DETECTION METHODS FOR FAECAL CONTAMINATION EVENTS: THE GAP FOR AUSTRALIA
Trends in pathogen detection and recent developments in the field of pathogenic bacteria detection
J Chapman, A Anastasi, A Power, S Chandra, L Voss, P Rajapaksha and S Cosford
Publication Date (Web): 7 November 2016
This review paper analyses the trends in pathogen detection and other recent developments in the field. The detection of pathogenic microorganisms is essential to end-users of water systems, particularly if the water is supporting life as an end-user. The outbreak of pathogenic waterborne disease is caused by coliforms and E. coli and as such these organisms need to be monitored for such events arising particularly as they are a health issue for humans. The conventional methods of choice have been media-based growth and culturing and multiple tube fermentation methods. Both of these methods are standard protocols and also take in excess of 48 hours to perform, meaning results are somewhat slow. Because the protocols take time, there are clearly issues with time to react to such contamination events, representing a golden opportunity to develop a sensor with near-real time capability. The review explores new and emerging methods that could potentially be developed into near-real time sensors. We have reviewed numerous techniques from immunological, fluorescence in-situ hybridisation, proteomics and genomics, biochemical and finally enzyme detection.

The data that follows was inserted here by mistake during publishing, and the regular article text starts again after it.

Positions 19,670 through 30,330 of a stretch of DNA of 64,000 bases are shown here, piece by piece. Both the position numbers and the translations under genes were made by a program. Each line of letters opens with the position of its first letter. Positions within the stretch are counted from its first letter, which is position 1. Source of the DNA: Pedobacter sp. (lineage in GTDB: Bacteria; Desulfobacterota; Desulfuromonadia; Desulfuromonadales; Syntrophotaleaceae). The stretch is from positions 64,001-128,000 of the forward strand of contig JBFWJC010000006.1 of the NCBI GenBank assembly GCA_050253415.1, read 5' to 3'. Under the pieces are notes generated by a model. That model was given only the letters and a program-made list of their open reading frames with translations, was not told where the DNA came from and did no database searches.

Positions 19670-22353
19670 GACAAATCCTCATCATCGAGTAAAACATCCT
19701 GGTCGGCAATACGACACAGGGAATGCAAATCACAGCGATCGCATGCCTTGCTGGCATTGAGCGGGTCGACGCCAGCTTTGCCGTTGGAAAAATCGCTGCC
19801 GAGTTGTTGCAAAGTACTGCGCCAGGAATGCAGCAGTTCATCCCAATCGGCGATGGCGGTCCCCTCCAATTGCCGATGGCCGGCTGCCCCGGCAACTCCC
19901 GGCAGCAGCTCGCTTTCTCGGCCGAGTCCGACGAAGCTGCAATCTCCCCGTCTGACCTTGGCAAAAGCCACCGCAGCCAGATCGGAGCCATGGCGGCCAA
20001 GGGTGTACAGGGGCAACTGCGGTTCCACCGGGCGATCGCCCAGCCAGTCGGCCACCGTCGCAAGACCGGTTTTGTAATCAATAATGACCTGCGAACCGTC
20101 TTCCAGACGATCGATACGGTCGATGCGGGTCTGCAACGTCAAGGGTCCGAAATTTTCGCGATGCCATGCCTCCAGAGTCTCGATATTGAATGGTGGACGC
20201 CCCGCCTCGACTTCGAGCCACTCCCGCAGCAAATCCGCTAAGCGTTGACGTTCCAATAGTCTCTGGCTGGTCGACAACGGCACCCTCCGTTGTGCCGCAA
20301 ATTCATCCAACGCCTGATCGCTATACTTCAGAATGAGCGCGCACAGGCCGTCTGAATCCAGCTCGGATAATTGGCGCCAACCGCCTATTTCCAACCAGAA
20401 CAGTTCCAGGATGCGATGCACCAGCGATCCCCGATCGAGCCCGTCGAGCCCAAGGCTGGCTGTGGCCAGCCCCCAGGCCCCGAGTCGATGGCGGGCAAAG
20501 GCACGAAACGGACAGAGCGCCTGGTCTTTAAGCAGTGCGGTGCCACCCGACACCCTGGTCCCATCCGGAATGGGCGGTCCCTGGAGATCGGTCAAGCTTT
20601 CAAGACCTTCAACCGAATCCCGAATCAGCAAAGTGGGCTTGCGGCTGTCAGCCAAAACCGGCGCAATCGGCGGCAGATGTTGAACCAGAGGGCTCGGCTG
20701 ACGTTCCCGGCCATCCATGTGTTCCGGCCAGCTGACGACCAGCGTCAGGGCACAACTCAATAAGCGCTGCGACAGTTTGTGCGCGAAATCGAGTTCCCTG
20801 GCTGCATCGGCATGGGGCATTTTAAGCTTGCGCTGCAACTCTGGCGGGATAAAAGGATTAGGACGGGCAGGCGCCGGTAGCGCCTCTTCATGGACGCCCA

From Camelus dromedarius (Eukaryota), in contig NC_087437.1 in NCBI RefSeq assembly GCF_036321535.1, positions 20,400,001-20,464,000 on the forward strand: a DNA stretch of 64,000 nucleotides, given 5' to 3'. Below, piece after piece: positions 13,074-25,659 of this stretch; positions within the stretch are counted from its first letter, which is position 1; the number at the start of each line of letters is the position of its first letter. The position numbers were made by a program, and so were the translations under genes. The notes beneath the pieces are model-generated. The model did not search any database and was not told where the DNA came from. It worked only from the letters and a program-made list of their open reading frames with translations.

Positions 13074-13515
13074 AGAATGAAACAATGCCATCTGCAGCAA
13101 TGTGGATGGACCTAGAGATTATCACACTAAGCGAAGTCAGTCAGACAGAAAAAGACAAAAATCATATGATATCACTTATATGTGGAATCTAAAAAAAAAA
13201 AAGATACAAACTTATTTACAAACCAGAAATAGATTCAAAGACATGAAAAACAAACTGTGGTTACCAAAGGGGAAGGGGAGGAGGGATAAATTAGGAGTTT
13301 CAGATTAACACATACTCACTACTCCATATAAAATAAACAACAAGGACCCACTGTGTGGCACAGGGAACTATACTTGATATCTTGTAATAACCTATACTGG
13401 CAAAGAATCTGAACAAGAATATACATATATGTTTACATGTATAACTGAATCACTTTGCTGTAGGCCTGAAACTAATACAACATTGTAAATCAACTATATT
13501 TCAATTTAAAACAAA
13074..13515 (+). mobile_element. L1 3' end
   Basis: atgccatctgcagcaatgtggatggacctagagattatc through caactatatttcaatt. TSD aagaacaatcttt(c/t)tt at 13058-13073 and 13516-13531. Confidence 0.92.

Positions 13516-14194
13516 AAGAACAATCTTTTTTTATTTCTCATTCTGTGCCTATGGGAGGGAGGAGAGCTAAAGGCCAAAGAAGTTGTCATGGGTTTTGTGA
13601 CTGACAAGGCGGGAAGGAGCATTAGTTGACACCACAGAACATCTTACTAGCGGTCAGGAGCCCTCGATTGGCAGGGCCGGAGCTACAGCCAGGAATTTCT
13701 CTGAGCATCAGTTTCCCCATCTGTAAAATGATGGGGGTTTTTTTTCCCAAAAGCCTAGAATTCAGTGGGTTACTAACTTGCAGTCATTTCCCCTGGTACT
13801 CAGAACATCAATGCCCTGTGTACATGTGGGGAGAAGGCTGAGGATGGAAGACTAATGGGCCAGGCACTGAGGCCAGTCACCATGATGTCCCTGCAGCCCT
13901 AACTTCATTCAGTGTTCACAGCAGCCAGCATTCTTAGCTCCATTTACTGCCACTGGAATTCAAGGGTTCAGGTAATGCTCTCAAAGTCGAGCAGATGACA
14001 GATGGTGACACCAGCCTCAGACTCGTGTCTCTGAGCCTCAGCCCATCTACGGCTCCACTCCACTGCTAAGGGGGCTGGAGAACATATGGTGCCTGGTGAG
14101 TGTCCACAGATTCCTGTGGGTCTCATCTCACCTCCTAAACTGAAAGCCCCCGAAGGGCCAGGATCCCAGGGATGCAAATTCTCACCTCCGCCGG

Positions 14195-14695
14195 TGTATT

The paper shows that research in microbial detection in water is ever growing and ever important as a requirement for safe water consumption. If conventional methods are still employed then rapid detection will not be able to be carried out effectively, resulting in a potential risk to public health. Using a series of genomic and biochemical detection assays, characterising E. coli in water bodies will become far easier with improved response times. The challenge comes with building early detection systems that are cost effective, portable, and long-term deployable in a given water body. However, with expected expansion in population growth and increases in tourism these costs may be offset with economic drivers.
In conclusion, the review showcases some of the potential detection methods that could be developed as near-real time sensors for the future of water usage and water consumption in Australia.
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